I have been thinking a lot about the type of reflection we ask our students to do and why we do it. In context of attempting to create an educational culture that’s enables and fosters creativity, reflection is an important tool. At the moment when our students reflect on their learning it is in a journal form, mainly written in a book. This has obvious limitations. The most noticeable one is that the only people that will see this reflection are the child who has written it and (maybe) the teacher.
We are attempting to create an environment where each child is inundated with as many ideas as possible. Creativity is often born from the individual’s ability to take two or three disparate ideas, join them together in a way no one else can see and by doing so create a brand new idea.
If a child is not constantly accessing different ideas then the opportunity to do this is limited. If only using the reflection model of a journal in a book, spoken of previously, as only 2 people will be inputting into the reflection, there is the potential that neither the child nor the teacher has any good ideas what so ever and therefore that creative process becomes limited.
I have been working with Richard Olsen from Ideas Lab on this matter and together we have been experimenting with a reflection template built in a Buddy Press platform.This emulates a social network eg Facebook which allows for a flow of ideas, plus other things such as peer to peer learning.
At the moment I am using this template in a project I am working on (alongside Kristen Swenson) using the game Minecraft. The students driving question for this project was “can you teach an area of our schools curriculum through the game Minecraft” (yes – they were doing some research for me). When it come time to reflect they login to their template where they have all created their own profile and they fill in a fairly simple form.
The power of this system is that as it operates as a social network each child can go to any other students reflection, read it and leave a comment with some advice, something they had noticed, some encouragement etc. Furthermore all of the groups that are forming up around the project question are listed down the left hand side. Each student can go and look at the other projects reflection and read, comment etc. At any stage a student is able to leave their own project and join another group if they realise that it is more suited to them or they have more to add in that project than their current one. A number of students have done exactly that over the term strengthening the new projects they have joined as well as inspiring their own creative thinking by having an influx of new ideas coming at them all the time.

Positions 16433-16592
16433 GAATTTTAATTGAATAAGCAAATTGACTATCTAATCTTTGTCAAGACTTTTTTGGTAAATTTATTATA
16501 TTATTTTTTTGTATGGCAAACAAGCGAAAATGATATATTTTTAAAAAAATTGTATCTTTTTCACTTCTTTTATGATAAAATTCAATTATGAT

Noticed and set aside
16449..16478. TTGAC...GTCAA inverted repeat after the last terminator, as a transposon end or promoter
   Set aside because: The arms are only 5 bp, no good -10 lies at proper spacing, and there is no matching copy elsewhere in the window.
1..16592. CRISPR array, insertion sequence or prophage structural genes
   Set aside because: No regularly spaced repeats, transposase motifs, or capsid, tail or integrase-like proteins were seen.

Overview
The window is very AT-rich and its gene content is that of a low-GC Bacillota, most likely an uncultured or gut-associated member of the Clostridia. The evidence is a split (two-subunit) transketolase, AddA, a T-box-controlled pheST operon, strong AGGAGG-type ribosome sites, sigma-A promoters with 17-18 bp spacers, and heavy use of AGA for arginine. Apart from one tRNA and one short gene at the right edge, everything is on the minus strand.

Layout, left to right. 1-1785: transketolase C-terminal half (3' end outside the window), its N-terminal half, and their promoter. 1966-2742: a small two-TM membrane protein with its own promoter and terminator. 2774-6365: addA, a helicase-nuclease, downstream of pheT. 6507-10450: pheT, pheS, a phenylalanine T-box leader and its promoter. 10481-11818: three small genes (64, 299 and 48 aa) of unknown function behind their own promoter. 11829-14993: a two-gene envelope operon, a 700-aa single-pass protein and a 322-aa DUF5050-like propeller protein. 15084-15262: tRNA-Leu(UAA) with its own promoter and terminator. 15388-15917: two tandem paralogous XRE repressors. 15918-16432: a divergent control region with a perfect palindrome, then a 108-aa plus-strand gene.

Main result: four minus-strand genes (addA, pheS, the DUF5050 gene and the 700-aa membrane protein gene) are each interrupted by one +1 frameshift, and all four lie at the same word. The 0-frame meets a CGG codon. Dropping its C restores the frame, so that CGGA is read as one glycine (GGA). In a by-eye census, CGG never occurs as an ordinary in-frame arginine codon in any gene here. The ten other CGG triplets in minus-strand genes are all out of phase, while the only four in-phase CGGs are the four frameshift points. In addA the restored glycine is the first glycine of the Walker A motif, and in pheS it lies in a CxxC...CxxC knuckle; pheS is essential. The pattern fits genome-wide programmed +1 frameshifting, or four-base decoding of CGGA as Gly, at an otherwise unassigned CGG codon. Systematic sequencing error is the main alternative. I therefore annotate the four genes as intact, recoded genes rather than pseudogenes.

As the teacher at no stage have I had to limit the students by my own lack of knowledge.
This reflective template also draws ideas from the iterative reflective cycle used by software developers using the Agile Methodology as their base.
Johnson’s “Where good ideas come from?” video really highlighted the contribution of other people on our own creativity and this project is a great translation of that. I am wondering if you would like feedback for your students from other Minecrafters from another school? Could they contribute in any way?
Let me know .
Yeah that is the ultimate idea – to open the feedback channels so that ideas can flow in from every source.
Are your students working in Minecraft?
We took a group to Quantum, but many were basic beginners, some were experienced and have continued. I want to encourage it more and this could be a way?
Fantastic. We need something like this at my school
I definitely agree… reflection is a critical step in the creative process and one which works best with greater external input. I see the refection template as being a fantastically powerful tool to support this process and one which allows students to see, learn and teach to and from others. As Kynan said, it definitely removes the need for me to be the expert and really works to foster a culture of creativity and community.
I now see this effect across my entire classroom, one where students readily jump up to help each other in all areas of their work and will seek out the advice of other students before coming to me. The process removes the stigma of not knowing and recognises the power of collaboration.
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